If so, then he will acknowledge that light sentences and lax prison discipline are both expressions of the perfectly well-founded view that large numbers of those convicted, vastly in excess of the numbers that have always existed at any given time, are in fact innocent. We need to return to a free country’s minimum requirements for conviction, above all by reversing the erosion of the right to silence and of trial by jury, and by repealing the monstrous provisions for anonymous evidence and for conviction by majority verdict. And we need to return to proper policing. Then we could and should return to proper sentencing, and to proper regimes in prison, with no suggestion that prisoners should have the vote. But only then.
We need to abandon the existing erosion of trial by jury and of the right to silence, the existing reversals of the burden of proof, conviction by majority verdict (which, by definition, provides for conviction even where there is reasonable doubt), the admission of anonymous evidence other than from undercover police officers, conviction on anonymous evidence alone, both pre-trial convictions and pre-trial acquittals by the Crown Prosecution Service, the secrecy of the family courts, the anonymity of adult accusers in rape cases, identity cards or any thought of them, control orders or anything like them, police confiscation of assets without a conviction, stipendiary magistrates, Thatcher’s Police and Criminal Evidence Act, the Civil Contingencies Act, the Legislative and Regulatory Reform Act, and the Official Secrets Acts.
We need to raise the minimum age for jurors at least to 21. We need to extend to the rest of the United Kingdom the successful Scottish extension of the right to serve on a jury without compromising its restriction to those with a tangible stake in society. We need to repeal the provision for “no win, no fee” litigation, while at the same time protecting, restoring and extending Legal Aid. We need the current judicially imposed arrangement on privacy to be enacted into the Statute Law, but with the burden of proof in libel actions placed on the plaintiff.
We need to return to preventative policing based on foot patrols, with budgetary sanctions against recalcitrant Chief Constables. We need police forces at least no larger than at present, and subject to local democratic accountability though police authorities composed predominantly of councillors, not by means of elected sheriffs, which, like directly elected mayors, have no place in a parliamentary rather than a presidential res publica, and are wholly incompatible with the defence, restoration and extension of the powers of jurors, magistrates and parliamentarians.
We need to restore the pre-1968 committal powers of the magistracy, restore the pre-1985 prosecution powers of the police, and restore the network of police stations and police houses placing the police at the very heart of their communities. We need each offence to carry a minimum sentence of one third of its maximum sentence, or of 15 years for life. And we need a single category of illegal drug, with a crackdown on the possession of drugs, including a mandatory sentence of three months for a second offence, six months for a third offence, one year for a fourth offence, and so on.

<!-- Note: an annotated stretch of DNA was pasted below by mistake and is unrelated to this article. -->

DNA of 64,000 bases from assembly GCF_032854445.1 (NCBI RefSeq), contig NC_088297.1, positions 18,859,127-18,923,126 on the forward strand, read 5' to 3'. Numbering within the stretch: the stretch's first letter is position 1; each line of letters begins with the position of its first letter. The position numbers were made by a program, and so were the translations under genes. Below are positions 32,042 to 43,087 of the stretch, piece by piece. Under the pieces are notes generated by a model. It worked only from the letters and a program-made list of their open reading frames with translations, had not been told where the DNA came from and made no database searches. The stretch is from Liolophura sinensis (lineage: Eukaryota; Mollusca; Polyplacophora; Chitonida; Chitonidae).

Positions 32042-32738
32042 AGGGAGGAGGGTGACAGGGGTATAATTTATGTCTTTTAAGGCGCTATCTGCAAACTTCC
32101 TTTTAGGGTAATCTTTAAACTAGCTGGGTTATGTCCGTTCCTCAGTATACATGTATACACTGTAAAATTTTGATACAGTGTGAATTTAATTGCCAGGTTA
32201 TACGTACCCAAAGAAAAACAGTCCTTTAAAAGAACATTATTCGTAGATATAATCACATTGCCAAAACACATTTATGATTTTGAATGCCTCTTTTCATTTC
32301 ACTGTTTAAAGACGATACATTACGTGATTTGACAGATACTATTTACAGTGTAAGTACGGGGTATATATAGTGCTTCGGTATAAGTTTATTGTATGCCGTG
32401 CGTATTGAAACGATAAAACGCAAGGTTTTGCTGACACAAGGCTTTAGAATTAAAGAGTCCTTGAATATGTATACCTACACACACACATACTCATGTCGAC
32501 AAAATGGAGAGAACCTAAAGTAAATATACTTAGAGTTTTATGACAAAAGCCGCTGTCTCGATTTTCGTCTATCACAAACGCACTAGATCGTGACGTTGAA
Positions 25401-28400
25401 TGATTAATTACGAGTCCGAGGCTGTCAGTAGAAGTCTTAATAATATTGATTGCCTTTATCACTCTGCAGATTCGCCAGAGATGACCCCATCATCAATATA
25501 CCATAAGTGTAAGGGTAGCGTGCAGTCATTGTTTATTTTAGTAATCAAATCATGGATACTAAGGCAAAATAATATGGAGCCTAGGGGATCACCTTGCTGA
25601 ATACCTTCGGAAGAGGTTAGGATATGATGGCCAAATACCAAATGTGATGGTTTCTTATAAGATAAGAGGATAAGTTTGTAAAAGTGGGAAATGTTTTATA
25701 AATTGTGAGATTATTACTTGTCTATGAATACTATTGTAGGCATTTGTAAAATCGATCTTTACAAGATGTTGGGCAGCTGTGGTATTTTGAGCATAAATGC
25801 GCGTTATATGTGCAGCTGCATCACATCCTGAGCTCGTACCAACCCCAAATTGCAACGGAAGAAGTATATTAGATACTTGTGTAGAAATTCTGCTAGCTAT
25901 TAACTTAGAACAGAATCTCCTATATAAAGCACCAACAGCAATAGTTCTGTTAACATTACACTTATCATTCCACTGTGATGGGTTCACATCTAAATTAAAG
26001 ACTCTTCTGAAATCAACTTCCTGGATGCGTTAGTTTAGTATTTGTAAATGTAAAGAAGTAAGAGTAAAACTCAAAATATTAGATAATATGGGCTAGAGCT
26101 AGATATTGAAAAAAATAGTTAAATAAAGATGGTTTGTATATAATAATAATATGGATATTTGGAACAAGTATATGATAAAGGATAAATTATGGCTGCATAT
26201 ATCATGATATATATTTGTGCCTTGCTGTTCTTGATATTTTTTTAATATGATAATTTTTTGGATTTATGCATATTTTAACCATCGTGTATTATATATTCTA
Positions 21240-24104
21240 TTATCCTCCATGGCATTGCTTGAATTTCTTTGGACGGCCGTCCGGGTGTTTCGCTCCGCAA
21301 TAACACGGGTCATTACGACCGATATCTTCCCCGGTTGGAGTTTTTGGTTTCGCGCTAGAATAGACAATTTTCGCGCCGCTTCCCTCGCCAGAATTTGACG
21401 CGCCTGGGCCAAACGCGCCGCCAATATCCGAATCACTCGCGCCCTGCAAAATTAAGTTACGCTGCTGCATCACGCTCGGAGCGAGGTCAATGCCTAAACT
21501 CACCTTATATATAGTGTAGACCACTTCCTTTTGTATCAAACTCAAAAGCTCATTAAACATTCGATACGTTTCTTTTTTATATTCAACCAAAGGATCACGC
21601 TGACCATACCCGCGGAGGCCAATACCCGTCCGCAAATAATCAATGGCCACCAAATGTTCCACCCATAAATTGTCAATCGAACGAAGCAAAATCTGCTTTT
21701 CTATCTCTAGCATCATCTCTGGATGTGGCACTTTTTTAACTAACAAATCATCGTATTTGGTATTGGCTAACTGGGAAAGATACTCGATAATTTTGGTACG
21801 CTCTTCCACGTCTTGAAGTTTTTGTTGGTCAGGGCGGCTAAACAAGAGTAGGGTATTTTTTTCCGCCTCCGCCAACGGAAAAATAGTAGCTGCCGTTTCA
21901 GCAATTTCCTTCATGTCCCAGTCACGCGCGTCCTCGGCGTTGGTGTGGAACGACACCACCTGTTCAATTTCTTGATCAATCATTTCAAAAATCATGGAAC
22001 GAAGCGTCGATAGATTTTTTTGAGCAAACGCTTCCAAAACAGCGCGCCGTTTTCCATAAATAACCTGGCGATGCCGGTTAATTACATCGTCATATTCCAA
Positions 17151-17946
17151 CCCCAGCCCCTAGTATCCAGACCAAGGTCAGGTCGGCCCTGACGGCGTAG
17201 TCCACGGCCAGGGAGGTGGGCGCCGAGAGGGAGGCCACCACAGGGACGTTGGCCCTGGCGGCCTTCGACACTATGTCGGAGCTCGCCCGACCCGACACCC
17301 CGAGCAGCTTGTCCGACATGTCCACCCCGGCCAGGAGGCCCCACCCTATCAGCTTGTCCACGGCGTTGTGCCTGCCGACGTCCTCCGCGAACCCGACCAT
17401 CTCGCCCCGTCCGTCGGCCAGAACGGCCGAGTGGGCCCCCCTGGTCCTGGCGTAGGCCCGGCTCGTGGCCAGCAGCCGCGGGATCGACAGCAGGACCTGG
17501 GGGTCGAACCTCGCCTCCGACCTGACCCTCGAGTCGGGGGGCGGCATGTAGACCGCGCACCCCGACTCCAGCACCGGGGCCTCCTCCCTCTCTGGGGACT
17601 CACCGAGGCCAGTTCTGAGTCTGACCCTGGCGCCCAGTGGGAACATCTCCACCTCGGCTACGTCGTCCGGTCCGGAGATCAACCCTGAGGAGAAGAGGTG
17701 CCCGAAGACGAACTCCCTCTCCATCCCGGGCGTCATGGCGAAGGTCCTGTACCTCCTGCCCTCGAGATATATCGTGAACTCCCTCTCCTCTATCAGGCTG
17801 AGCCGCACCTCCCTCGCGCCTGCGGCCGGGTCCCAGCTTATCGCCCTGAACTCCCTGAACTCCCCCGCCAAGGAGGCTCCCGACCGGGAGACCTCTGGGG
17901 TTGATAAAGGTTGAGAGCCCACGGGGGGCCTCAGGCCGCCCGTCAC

We must insist on a return to the situation whereby a Bill which ran out of parliamentary time was lost at the end of that session. On the restoration of the supremacy of British over EU law. On the requirement that EU law apply in the United Kingdom only once it has passed through both Houses of Parliament exactly as if it had originated in one or other of them. On the requirement of a resolution of the House of Commons before any ruling of the European Court of Justice, or of the European Court of Human Rights, or of the Supreme Court, or pursuant to the Human Rights Act, can have any effect in the United Kingdom. On the restoration of British overall control of our defence capability. On the removal of all foreign forces and weapons from British territory, territorial waters and airspace. On the repeal of one-sided extradition arrangements. And, especially now that Norman Baker is a Minister, on the coroner’s inquest that has mysteriously never been held into the death of Dr David Kelly.
There must be an extension to Scotland of the historic liberties, largely as set out above, which have never applied in that far more oligarchic country, where middle-class institutions and upper-middle-class power have been defined as the esse of national identity, a situation which has been made even worse by devolution’s weakening of the Labour Movement. While this might have been a factor contributing to the retention of more rigorous minimum qualifications for jurors in Scotland, criteria which should be applied nationwide as surely as should be the Scots Law requirement of corroboration of evidence, nevertheless it means that, while there is an automatic right to trial by jury for serious offences in Scotland, the decision on which way to proceed in an ‘each-way’ case lies with the prosecution rather than with the defence. The police have no power to caution, and they proceed entirely under the direction of the locally unaccountable Procurator Fiscal, who does not prosecute unless it is in the public interest to do so, which it is for the prosecution alone to decide and for which it does not have to give any explanation. It is extremely difficult to bring a private prosecution, far in excess of the necessary restrictions on that practice which rightly exist elsewhere. These profoundly illiberal arrangements must change.
That would be a start, anyway.
Ken Clarke, over to you.